In addition, our friends at Japan's BeatINK have augmented Matador's Revisionist History Campaign with deluxe CD reissues of ‘Electr-o-pura’, ‘I Can Hear The Heart Beating As One’, ‘And Then Nothing Turned Itself Inside-Out’ and ’Summer Sun.'
Yo La Tengo online:
The second episode of the 'Gone Glimmering' guitar tutorials, featuring Sadie Dupuis (Sad13, Speedy Ortiz) and Chavez' Matt Sweeney and Clay Tarver can be viewed above.
stream/preorder 'Gone Glimmering' (25th Anniversary expanded edition) - out October 23
Chavez Online :
Chavez at Matador
(art by Robert Beatty)
(photo : Cem Misirlioglu)
stream / download "Chismiten"
Matador Records is thrilled to announce the addition of prodigious Tuareg guitarist and songwriter Mdou Moctar to its roster.
A once-in-a-generation artist backed by an unstoppable rhythm section, Mdou’s music has roots in both traditional Tuareg melodicism and Eddie Van Halen’s daredevil majesty. Today we offer you “Chismiten,” the white-hot ripper that will kick off an expansive new full-length due to hit down next year. “The song is about how people in a relationship lose their sense of self, they become jealous and envious of others,” explains Mdou. “It is not about one specific person, but about all people in the world. I turn to Allah for guidance not to be that person.”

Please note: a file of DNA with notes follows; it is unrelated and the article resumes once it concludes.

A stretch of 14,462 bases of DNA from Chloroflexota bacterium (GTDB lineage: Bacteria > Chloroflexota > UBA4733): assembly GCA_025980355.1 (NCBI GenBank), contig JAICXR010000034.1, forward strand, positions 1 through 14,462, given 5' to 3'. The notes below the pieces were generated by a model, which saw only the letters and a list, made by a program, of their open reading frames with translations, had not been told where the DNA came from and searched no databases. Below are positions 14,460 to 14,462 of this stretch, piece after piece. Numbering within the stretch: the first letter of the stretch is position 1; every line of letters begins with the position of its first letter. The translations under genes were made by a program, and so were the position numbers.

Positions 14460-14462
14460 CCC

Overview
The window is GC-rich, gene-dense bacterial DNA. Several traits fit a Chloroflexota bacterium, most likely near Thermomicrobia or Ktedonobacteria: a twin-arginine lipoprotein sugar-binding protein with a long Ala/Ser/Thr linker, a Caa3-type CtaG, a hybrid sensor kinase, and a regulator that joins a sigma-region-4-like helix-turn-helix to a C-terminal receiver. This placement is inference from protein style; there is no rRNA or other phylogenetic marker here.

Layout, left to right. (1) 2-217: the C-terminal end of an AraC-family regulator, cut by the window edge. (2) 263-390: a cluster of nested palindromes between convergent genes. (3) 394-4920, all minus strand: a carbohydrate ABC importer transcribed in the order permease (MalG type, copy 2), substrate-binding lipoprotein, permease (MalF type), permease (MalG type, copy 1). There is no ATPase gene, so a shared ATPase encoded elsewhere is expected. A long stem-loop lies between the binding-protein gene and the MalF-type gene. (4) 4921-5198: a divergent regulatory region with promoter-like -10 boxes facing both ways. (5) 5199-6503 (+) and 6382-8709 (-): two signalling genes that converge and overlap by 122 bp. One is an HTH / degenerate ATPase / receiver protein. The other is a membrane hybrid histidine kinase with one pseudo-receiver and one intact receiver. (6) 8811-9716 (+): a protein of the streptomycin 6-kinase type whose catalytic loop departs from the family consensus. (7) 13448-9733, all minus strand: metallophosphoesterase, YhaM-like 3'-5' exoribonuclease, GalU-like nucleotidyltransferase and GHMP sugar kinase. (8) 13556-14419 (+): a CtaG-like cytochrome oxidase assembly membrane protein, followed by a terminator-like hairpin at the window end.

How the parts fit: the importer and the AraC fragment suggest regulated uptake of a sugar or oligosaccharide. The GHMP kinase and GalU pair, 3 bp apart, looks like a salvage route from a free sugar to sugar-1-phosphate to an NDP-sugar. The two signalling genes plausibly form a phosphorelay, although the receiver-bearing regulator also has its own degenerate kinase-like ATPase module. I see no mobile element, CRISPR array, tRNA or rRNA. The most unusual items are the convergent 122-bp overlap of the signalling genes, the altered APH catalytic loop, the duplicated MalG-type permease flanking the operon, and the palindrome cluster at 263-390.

The song is accompanied by a video that blends illustrations by artist Robert Beatty with animation and cellphone footage shot in Niger, capturing wedding performances by the band, their friends and family, the markets in Niamey and Agadez, and the famous Agadez Mosque.
It’s possible that you’re already familiar with Mdou via his leading role in "Akounak Tedalat Taha Tazoughai", the first Tuareg language film – a retelling of Prince’s P"urple Rain". Otherwise, you may have spent time with last year’s monumental 'Ilana: The Creator' (Sahel Sounds), the guitarist’s first true studio album recorded alongside his live band. Indeed, it was this album and the band’s explosive concerts that brought them to Matador’s attention.
Mdou and his group – bassist and producer Mikey Coltun, drummer Souleymane Ibrahim, and rhythm guitarist Ahmoudou Madassane -- have toured ceaselessly throughout the world, evolving into a ferocious ensemble that can rock a Tuareg wedding as easily as they can scorch a festival stage.
At present, their live energies are unparalleled and their range immense, capable of evoking both the mesmeric boogie of Masters of Reality-era Black Sabbath and Black Uhuru’s sublime electrified grooves. “At our concerts we never talk about the music we are going to play, never write out a setlist, it's whatever comes to my head that I'm feeling,” says Mdou. “My band is always with me listening.”
This is all evident on “Chismiten,” where Mdou’s whirling riffs embroider and illuminate the band’s hypnotic grind, kicking up a noise that is at once elemental and undeniably transcendent.
Mdou Moctar online:
Track List :
Speed of The Sound of Loneliness
How Lucky (with John Prine)
'Speed, Sound, Lonely KV (ep)' is out digitally now. A physical edition will arrive January 15 on pink-colored vinyl and CD.
presave/preorder 'Speed, Sound, Lonely KV (ep)'
Stream/Purchase Bottle It In
Kurt Vile Online